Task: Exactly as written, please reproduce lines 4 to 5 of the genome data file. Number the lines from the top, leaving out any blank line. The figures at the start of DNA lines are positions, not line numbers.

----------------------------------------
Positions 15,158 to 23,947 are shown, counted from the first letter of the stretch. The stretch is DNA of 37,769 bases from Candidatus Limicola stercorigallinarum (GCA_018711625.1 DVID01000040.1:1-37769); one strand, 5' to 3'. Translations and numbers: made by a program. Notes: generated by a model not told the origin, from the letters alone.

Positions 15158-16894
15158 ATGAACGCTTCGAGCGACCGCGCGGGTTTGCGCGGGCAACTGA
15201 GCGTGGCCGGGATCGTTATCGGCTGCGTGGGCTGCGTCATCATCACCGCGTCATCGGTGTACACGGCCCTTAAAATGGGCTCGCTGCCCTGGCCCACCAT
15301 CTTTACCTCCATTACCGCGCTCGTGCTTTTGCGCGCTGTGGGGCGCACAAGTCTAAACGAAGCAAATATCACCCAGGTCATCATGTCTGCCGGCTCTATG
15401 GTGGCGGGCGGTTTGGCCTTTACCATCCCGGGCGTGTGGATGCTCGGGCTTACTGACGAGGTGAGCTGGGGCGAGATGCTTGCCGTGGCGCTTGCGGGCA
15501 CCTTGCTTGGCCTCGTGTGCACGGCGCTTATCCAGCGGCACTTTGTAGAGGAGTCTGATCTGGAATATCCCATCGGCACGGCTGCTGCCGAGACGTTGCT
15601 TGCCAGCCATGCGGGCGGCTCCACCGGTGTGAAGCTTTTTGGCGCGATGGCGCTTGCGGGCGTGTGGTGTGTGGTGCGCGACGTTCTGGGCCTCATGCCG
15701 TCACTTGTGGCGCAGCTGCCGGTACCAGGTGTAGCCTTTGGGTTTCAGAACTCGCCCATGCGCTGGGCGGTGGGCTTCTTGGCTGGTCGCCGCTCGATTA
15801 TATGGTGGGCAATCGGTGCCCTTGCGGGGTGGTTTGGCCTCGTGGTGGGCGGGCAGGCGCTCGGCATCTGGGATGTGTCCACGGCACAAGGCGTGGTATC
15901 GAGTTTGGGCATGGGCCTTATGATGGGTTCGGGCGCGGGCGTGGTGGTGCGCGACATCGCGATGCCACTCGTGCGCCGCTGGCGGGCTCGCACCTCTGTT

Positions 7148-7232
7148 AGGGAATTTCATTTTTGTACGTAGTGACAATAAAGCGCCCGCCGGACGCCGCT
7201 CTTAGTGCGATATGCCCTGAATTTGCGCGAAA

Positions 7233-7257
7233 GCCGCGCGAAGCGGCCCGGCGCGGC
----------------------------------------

15201 GCGTGGCCGGGATCGTTATCGGCTGCGTGGGCTGCGTCATCATCACCGCGTCATCGGTGTACACGGCCCTTAAAATGGGCTCGCTGCCCTGGCCCACCAT
15301 CTTTACCTCCATTACCGCGCTCGTGCTTTTGCGCGCTGTGGGGCGCACAAGTCTAAACGAAGCAAATATCACCCAGGTCATCATGTCTGCCGGCTCTATG